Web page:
The mainstream media has been focused on various aspects of the Affordable Care Act (affectionately known as Obamacare). While the problems are legitimate, the sudden concern from the Right over the cost of premiums and paying for more than you need seem disingenuous.
Thanks to the ACA, millions more Americans will have health insurance. For some that means an increase in premiums. For others it means a reduction. But our system before the ACA wasn't any better. From 1999 to 2009 the cost of health insurance premiums rose 131 percent. And while a rise in premiums under the ACA helped to cover an additional 20 million Americans, the prior 131 percent increase left around 7 million more American uninsured than before.
If cost increases are a big concern, we should also expect some Congressional action on the cost of gas which rose around 140 percent from 1999 to 2008. Over the past 35 years, CEO pay has risen 725 percent, and the cost of a private college education has increased by 128 percent over the past 30 years which is a heavy lift for many, considering that over the past 40 years the number of jobs requiring a college degree went from 26 percent to a whopping 60 percent .
Much has also been made of the president's statement that if you like your policy you can keep it. Certainly insurance companies have decided to drop plans and increase their profit, but it should be noted that only 17 percent of Americans in the individual market maintain their policy for more than 2 years. While the media has made it sound catastrophic, the reality is that very few people would retain their current policy for more than a couple years anyway. The previous system wasn't necessarily any better. Insurance companies were found to drop policies of sick individuals to boost profits. At least under the ACA these people cannot be denied insurance as they were under the old system.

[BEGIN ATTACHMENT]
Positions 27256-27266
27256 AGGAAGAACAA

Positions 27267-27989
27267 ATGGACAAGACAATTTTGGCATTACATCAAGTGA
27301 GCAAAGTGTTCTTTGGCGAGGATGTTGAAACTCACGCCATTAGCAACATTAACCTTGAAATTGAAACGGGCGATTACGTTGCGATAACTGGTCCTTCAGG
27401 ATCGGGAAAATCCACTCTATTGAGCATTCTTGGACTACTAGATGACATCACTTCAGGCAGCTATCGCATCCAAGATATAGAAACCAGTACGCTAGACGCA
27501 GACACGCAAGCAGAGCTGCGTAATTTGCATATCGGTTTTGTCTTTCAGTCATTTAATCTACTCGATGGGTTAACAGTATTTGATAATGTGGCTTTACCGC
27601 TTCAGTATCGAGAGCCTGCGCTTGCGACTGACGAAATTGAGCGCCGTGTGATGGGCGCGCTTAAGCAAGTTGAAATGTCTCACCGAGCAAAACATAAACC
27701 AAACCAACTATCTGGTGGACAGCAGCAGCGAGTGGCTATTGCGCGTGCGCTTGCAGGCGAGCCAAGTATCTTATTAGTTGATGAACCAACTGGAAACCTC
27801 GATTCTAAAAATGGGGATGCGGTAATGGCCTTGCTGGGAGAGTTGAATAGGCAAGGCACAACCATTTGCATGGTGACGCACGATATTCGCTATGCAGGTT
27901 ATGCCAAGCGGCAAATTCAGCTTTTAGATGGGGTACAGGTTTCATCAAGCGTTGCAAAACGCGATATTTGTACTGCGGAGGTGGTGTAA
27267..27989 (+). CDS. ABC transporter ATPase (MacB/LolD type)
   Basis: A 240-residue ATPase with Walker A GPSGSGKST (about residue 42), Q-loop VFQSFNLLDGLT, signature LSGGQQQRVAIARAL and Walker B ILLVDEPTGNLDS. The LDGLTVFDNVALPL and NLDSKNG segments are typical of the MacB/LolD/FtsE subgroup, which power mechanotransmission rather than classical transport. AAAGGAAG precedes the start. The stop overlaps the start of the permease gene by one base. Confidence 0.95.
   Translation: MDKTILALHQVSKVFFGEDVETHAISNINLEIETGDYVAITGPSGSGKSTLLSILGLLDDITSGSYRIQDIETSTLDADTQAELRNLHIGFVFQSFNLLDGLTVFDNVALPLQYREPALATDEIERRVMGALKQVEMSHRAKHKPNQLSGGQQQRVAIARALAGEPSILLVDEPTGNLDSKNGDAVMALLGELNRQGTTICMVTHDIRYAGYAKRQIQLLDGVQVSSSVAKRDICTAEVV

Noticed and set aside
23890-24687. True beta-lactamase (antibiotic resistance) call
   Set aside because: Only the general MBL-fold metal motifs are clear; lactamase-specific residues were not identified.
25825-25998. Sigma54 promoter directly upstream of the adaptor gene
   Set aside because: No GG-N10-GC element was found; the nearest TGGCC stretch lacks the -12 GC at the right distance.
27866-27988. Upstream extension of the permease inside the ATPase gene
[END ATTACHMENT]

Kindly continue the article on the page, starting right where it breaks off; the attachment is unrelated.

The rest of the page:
Yet another complaint is that people are paying for services they do not want. But this has been happening in the free market for years.Your cable provider doesn't let you pick and choose which channels you want. They offer a package and you end up paying for a bunch of channels you do not want and never use. When you purchase a car there is a list of included features - whether you want them or not. If you purchase a computer, it comes installed with programs you may not want. It doesn't matter if you use them or not - the cost of these programs are still included in your purchase.
These complaints all rest on the case that the government is forcing you to buy something you do not want, However, Congress's Joint Committee on Taxation found that there is no real enforcement mechanism for the individual mandate. If you don't want to pay the penalty, it turns out there isn't very much the IRS can do to force you to do so.
The one thing you certainly won't hear the MSM talking about is the Republican solutions to fix these problems. Their only real offer so far is a complete repeal, But is anyone happy that we spend twice as much on health care as every other country in the world and get worse results? Are we really OK with having millions of people without insurance because they have a pre-existing condition? Do we really want the most important statistic about our insurance industry to be the earnings per share? Does anyone actually believe the old system was the best we can do?
As much as Republicans dislike the ACA it should be noted that this was not the system Democrats supported either. Democrats favored a single-payer plan. The ACA was a compromise that many on the Left were willing to stomach due the myriad of problems with the private-based system. So if Republicans want a full repeal, many Democrats would be happy to oblige. All they would ask in return is a few Republican votes in the House and the Senate to put all of the problems with the ACA behind us and join the rest of the world by insuring all citizens.